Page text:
© Università degli Studi di Padova - Credits: HCE Web agency
Michela Pugliese holds a master's degree in Human Rights and Multi-level Governance from the University of Padova. This In Focus article is an excerpt from her master thesis discussed, in March 2020, under the supervision of Prof. Pietro De Perini.
The Israeli occupation, now in its 53rd year, shapes the everyday life of the Palestinians in the occupied Palestinian territory (oPt), who learn to be disempowered and remain unheard, to have no control over their lives and no state authority to call if they need protection, to have no legal remedy nor justice in case of human rights’ violations. The situation in the oPt has been described as “a crisis of human dignity”, characterized by the erosion of livelihoods and the continued denial of basic human rights.
The Palestinian village of At-Tuwani, where I carried out my field research, is particularly explicative of both this broad-based insecurity and the need for alternative and external sources of protection. At-Tuwani stands in one of the most marginalized and arid regions of the West Bank, the South Hebron Hills, and it falls completely under Area C, under full Israeli civil and military control, as defined ad interim by the 1993 Oslo Accords. One of the most striking features of the South Hebron Hills is the widening gap between the deplorable living conditions of the Palestinian residents and the growing violations of their rights, on the one hand, and the high standard of living and the privileges enjoyed by the Israeli settlers, on the other. Indeed, Israel’s discriminatory policy pursues a parallel mechanism: it creates a coercive environment with unbearable living conditions for the Palestinians, while it encourages the development of Israeli settlements and outposts, which are illegal under International Law.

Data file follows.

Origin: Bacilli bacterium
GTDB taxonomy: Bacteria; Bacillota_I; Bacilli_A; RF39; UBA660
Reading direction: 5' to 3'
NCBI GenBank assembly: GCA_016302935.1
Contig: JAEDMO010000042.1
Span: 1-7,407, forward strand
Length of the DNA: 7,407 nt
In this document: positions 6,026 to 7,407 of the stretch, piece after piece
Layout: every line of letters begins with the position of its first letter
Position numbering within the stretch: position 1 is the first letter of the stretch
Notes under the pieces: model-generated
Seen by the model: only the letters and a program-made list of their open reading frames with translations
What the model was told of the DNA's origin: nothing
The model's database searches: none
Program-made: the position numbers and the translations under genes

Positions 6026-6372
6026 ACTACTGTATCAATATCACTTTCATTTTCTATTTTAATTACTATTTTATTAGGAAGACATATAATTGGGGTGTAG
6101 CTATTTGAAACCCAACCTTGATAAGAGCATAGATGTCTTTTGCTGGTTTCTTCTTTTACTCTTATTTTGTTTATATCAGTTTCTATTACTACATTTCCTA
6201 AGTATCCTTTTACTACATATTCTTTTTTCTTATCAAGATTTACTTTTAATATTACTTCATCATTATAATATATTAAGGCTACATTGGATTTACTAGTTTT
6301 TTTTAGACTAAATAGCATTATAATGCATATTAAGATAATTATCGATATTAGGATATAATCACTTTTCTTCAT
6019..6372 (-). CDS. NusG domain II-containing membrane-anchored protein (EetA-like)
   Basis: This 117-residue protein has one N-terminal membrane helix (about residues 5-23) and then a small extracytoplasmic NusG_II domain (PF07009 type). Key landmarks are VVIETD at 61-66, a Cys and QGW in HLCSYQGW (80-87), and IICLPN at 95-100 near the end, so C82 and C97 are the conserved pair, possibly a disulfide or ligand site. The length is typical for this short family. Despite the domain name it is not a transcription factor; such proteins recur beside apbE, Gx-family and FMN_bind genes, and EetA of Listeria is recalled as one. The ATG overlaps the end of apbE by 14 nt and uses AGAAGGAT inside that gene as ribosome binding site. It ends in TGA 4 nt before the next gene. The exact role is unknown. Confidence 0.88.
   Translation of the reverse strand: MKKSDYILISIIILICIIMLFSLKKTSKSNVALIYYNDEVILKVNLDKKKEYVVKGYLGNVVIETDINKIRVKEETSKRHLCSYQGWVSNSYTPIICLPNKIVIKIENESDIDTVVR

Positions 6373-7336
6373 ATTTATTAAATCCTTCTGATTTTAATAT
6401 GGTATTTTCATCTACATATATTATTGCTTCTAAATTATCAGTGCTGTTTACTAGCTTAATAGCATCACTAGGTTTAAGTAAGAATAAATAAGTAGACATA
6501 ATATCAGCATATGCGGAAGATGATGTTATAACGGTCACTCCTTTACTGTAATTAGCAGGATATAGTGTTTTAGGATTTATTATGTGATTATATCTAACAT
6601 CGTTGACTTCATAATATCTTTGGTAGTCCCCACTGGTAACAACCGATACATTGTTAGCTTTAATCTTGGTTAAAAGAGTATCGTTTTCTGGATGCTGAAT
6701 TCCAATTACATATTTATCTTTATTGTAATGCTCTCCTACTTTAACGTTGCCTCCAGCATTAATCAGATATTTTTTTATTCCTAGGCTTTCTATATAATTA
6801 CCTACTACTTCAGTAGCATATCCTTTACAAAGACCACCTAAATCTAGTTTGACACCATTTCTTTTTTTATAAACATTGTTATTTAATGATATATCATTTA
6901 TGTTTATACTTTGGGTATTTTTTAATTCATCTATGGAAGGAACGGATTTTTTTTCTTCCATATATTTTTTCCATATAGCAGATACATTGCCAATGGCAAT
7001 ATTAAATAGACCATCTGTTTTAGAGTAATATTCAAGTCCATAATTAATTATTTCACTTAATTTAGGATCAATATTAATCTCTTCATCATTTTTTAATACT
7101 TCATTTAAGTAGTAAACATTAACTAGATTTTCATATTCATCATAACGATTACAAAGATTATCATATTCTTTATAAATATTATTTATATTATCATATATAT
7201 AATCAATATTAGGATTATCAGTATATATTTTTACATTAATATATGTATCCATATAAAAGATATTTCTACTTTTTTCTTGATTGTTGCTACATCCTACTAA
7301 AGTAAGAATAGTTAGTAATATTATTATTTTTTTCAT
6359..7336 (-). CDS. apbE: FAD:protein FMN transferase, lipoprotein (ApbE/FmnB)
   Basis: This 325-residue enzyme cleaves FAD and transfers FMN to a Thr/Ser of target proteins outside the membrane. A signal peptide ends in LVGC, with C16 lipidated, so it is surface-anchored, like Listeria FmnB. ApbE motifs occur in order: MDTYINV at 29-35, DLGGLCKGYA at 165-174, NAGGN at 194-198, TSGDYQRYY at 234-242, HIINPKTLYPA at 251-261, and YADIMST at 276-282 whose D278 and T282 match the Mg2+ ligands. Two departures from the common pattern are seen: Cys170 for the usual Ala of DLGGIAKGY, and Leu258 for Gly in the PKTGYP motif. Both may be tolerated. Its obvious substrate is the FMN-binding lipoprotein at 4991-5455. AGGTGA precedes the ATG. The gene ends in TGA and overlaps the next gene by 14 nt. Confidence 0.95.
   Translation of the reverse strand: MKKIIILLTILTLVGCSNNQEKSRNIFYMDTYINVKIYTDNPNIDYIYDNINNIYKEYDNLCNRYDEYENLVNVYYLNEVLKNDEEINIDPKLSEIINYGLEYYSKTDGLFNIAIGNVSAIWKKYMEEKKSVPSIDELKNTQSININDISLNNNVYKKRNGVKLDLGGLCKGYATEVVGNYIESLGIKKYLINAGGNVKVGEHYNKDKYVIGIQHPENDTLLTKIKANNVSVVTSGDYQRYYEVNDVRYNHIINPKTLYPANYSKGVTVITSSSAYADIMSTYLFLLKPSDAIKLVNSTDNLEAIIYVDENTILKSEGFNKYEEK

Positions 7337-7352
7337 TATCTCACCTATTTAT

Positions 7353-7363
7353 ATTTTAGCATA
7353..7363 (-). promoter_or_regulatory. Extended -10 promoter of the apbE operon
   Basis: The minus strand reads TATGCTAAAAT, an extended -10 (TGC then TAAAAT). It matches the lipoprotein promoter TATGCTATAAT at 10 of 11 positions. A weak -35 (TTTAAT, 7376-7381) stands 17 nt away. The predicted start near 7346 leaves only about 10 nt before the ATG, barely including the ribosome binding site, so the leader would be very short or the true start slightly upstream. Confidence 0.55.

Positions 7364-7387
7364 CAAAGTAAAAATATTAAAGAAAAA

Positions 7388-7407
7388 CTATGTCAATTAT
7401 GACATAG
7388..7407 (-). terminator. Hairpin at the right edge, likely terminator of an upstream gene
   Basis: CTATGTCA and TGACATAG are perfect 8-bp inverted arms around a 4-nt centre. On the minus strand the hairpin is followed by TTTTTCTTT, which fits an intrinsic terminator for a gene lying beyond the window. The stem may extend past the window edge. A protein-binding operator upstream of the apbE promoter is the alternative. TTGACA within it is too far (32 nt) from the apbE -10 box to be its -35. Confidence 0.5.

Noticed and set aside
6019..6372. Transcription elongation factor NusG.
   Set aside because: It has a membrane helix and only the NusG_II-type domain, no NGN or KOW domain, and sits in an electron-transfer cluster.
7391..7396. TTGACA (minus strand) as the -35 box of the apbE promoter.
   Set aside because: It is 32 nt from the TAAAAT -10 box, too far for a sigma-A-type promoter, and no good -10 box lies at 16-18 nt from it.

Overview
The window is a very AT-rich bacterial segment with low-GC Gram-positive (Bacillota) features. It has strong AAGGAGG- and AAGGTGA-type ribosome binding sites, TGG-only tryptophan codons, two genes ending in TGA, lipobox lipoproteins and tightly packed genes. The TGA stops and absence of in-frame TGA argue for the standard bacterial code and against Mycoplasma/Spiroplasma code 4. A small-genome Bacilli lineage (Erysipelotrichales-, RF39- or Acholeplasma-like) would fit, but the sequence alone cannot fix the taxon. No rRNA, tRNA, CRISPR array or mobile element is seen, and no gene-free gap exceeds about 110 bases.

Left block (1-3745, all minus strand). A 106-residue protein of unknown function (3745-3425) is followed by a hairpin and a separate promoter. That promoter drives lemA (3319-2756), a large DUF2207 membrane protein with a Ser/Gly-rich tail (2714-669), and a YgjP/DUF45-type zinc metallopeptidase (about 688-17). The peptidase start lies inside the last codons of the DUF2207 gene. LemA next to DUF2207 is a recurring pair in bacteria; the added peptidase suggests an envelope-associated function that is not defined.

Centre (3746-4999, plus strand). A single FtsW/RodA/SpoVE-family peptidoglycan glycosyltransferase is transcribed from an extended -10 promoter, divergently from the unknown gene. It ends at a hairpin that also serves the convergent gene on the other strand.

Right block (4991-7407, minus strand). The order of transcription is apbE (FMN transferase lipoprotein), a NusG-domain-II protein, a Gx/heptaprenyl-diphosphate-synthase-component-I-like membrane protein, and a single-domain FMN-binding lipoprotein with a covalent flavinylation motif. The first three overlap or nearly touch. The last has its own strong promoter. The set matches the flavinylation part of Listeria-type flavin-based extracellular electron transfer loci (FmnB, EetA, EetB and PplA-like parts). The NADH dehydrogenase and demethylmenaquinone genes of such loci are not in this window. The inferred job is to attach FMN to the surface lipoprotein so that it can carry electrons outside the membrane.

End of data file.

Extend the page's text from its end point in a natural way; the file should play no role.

As At-Tuwani stands closed to the Ma’on settlement, the Havat Ma’on outpost and the “closed military area” known as Firing Zone 918, it is subjected to frequent episodes of violence and harassment from both Israeli soldiers and settlers. In 2004, after the request of the community of At-Tuwani, Operation Dove (OD), an Italian nonviolent peace corps, started to work in the village providing a peacekeeping approach known as Unarmed Civilian Protection (UCP). UCP organizations as OD deploy highly-trained unarmed civilians in violent micro-contexts to provide direct physical protection to civilians in need and to support local actors to engage in peacebuilding activities as well as in the ordinary activities that they may have suspended out of fear, eventually allowing them to live more dignified daily lives. According to the Responsibility to Protect doctrine, the international community has the right and the responsibility to intervene in case a population is suffering serious harm and the state is unwilling or unable to halt it or is itself the actual perpetrator of crimes. Yet even if new requests for human rights’ protection arise all over the world, most of these appeals remain unanswered. The lack of an early presence and a concrete response by the international community has led to an increase in the presence and range of action of civil society and non-governmental organisations, including UCP organizations.
Presentation of Unarmed Civilian Protection by Nonviolent Peaceforce